Saturday, January 21, 2012

What Does It Mean to Be Whole?

Our group started off with a bang by mapping out all of the different things we thought of when we heard the words Whole Teacher or Whole Child. After some rearranging and organizing, we came up with these Big Ideas:

I will admit that when I first signed up for this topic my brain automatically went to the Health / Well-Being group of ideas from the pictures above, and I was thinking that our focus would be more on incorporating active learning opportunities into our classrooms. But my teammates added so many more ideas that it really broadened my thinking about what it means to be whole.

As Maslow stated LONG ago, we have many needs that need to be met in order for humans, adults or children, to get to the point where they can do the kinds of thinking that we are now requiring in schools. While I was focusing on the lowest levels of those needs, The Physiological and Safety Needs, my teammates reminded me that there are other levels to being whole as well. Our group's placement of so many items around the theme of Connections shows how we can only be whole if our Social Needs are met. Esteem Needs are covered in the themes of Health / Well-Being, Creativity and Connections.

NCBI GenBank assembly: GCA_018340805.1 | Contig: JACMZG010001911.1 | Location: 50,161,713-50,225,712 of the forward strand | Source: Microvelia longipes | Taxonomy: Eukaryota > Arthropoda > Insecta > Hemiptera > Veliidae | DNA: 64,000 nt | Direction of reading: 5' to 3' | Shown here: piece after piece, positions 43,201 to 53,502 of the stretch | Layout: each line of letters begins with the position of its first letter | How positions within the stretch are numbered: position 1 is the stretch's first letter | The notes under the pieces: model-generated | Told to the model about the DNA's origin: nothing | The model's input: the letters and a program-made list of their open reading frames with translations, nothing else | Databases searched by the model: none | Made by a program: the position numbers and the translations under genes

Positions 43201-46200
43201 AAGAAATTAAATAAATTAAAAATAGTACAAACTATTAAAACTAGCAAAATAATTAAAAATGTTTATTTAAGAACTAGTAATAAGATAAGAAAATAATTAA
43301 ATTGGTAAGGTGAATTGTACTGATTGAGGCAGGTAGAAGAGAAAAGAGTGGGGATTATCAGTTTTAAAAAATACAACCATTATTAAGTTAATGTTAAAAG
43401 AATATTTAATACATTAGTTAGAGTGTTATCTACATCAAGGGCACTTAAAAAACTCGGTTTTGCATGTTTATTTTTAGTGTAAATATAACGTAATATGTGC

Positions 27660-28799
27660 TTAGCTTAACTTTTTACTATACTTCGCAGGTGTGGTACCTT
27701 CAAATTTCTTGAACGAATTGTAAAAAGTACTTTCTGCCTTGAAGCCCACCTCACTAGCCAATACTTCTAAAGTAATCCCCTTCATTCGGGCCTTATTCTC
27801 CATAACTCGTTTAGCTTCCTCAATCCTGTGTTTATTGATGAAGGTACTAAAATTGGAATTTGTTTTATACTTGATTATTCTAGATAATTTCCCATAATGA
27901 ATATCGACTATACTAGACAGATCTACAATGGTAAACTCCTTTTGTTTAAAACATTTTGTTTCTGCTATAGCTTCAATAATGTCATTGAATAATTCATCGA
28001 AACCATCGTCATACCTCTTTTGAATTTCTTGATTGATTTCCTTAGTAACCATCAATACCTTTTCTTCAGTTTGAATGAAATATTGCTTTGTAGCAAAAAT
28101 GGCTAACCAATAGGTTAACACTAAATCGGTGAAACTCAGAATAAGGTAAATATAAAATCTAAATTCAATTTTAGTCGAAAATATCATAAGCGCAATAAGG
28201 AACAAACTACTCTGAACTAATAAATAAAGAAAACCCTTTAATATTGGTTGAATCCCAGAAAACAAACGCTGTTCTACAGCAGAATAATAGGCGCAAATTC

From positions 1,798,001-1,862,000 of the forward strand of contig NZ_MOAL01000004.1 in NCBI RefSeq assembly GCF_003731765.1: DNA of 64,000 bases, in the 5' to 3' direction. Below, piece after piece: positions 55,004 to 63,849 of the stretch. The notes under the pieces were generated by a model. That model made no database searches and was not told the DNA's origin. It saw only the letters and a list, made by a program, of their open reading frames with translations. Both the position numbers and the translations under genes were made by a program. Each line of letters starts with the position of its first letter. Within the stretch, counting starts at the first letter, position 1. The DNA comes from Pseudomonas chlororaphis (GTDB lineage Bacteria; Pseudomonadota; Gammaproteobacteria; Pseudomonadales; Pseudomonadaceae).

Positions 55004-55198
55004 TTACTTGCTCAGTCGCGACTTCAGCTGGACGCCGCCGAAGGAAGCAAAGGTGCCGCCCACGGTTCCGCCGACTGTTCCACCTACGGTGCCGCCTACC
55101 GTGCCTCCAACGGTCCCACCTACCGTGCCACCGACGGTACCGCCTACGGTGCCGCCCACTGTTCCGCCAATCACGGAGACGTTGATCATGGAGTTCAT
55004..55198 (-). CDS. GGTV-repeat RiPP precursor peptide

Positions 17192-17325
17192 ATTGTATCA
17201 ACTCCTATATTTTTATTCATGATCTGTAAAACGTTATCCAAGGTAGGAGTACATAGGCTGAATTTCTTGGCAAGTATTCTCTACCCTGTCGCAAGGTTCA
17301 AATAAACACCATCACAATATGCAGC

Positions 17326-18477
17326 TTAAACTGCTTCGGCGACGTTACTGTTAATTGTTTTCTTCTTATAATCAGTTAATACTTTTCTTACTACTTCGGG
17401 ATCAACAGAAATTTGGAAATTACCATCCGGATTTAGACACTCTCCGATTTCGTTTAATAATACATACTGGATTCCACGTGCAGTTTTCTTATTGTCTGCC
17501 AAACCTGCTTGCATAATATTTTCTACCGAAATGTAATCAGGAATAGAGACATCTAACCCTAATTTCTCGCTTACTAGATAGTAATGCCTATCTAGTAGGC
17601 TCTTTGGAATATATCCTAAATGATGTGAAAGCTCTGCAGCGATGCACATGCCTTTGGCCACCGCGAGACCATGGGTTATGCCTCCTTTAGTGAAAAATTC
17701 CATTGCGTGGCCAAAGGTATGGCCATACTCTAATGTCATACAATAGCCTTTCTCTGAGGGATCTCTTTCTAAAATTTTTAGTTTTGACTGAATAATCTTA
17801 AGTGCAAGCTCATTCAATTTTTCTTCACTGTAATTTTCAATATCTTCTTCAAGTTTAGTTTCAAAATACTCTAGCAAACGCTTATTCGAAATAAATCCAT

It looks like our group is on the right track. The activities and big themes that we are thinking about, when compared to Maslow's Heirarchy of Needs, seem to show how we can address the different pieces humans need in order to be a whole person. I suppose now the question is how do we take this and turn it into a PBL experience for us and our students.

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